Good morning, Mr. Chair, and committee members. My name is Sean Wallace. I'm the economic development director for the town of Tisdale, a small agricultural community located in the northeast region of the province. I'm here representing the Saskatchewan Economic Development Association, SEDA. My comments this morning pertain to productivity and competitiveness in rural economies.
SEDA's membership includes a large cohort of economic developers, with a majority serving in small rural communities with populations under 10,000. Many of these communities are reliant on agriculture and resource development. The majority of businesses located in these communities service these sectors.
Rural Saskatchewan has many of the same core issues as does any small community in rural Canada when it comes to productivity and competitiveness. The ability to attract investment, mitigation of population decline and shifts, access to health care and education, aging and inadequate infrastructure, lack of transportation options, and opportunities for youth are usual themes. Rural communities also tend to have higher rates of poverty, unemployment, and underemployment. Of course, there are exceptions, and these exceptions are the communities that have taken advantage of their unique economies.
Unfortunately, when developing strategies and policies around productiveness and competitiveness, a single national strategy would be largely ineffective because they tend to be generic and focus on large population centres. What works in cities doesn't necessarily work in rural communities. Rural Canada can be complex when it comes to local economies, labour market participation, access to services, transportation, etc., and we require different strategies to address these complexities.
In terms of what would make Canadians more productive in rural Canada and the measures the federal government can take, I believe developing a modern strategy on rural economic development with the participation of provincial organizations like SEDA and rural economic developers would be a positive first step.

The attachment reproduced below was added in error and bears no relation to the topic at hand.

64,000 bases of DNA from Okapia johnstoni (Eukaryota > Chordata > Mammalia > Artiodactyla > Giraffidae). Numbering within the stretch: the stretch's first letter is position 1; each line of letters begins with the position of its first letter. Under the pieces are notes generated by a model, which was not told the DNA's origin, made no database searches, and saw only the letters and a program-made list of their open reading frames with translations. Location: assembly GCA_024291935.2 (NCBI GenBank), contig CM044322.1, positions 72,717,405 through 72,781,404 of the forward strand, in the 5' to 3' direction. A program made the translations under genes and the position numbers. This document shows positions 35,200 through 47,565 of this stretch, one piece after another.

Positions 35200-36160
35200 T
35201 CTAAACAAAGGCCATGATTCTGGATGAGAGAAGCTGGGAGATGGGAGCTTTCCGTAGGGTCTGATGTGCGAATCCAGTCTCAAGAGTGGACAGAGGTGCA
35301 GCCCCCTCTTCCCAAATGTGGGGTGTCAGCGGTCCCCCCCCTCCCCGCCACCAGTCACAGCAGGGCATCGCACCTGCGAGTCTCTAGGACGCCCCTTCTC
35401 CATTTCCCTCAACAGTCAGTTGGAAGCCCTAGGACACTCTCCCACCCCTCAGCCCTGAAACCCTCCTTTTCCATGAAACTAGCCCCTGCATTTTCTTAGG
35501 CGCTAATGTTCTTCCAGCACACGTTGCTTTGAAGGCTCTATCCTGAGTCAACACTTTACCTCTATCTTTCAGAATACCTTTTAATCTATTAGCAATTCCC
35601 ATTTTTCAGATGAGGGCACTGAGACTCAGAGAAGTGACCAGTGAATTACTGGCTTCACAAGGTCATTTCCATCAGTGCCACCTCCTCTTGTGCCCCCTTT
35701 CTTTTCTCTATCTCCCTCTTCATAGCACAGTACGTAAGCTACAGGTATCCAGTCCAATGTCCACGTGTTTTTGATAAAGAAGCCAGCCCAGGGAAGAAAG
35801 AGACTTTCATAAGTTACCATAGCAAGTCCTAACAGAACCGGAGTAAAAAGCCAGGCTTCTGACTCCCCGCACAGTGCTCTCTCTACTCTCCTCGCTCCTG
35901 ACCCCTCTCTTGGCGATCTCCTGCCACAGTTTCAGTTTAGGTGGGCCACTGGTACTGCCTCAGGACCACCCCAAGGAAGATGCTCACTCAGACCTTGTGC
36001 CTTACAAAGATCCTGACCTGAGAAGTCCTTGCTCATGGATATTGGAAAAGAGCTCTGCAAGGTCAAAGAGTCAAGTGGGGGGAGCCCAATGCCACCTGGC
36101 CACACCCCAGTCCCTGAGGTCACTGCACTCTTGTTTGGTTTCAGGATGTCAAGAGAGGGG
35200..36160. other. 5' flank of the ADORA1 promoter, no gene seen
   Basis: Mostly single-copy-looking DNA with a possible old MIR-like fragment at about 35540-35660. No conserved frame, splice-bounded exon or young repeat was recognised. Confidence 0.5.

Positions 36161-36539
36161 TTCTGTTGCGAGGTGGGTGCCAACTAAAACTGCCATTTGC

In terms of the federal measures that would make Canadian businesses more productive and competitive from a rural perspective, funding for innovation, encouraging careers in agriculture through education and training, and preserving tax incentives for farm operations and rural businesses to support the agriculture industry will help grow and maintain rural economies.
Last, I would be remiss if I did not mention taxes. We know that small business is the backbone of our economy, but in rural Canada, small business is our lifeblood, and a competitive tax regime is critical. Higher taxes mean higher prices for goods and services, which directly impacts our ability to compete.
The government's proposed tax changes would have a disproportionate impact on the agricultural industry. As far as small businesses go, a farmer is much more likely to rely on contributions from all family members. A farm is much more likely to stay within a family for multiple generations relative to other small businesses, and income splitting rules will cause uncertainty as to the tax compliance in these situations, and an increased risk of higher tax costs for family farms.
The proposed tax changes will drastically increase costs of inter vivos and will force families to wait until the parents' passing to transfer farm ownership to the child. They will greatly increase the costs of this transition. In either case, it will decrease the likelihood of a family farm staying within the family.
Also, economic development in rural communities is heavily dependent on private investment, and that is a fact. Rural communities are less likely to attract investment from public companies and foreign investors than urban centres. By removing these incentives from private corporations, and in turn giving the advantage to public companies and foreign investors, it disproportionately impacts rural communities. Much of this private investment comes from business owners in the community with excess incomes who use it to invest in new ventures, often in the form of passive investments that create employment. By taxing these investments at punitive rates, and encouraging the individuals to instead withdraw cash and invest in RRSPs, the ability for this capital to be reinvested in the community will be effectively eliminated. This will have a devastating impact on the economic growth in rural communities. I might say, it might also have a devastating effect on those who practise my profession in rural communities.
Mr. Chair and committee members, thank you for inviting me here today. I appreciate the opportunity to speak.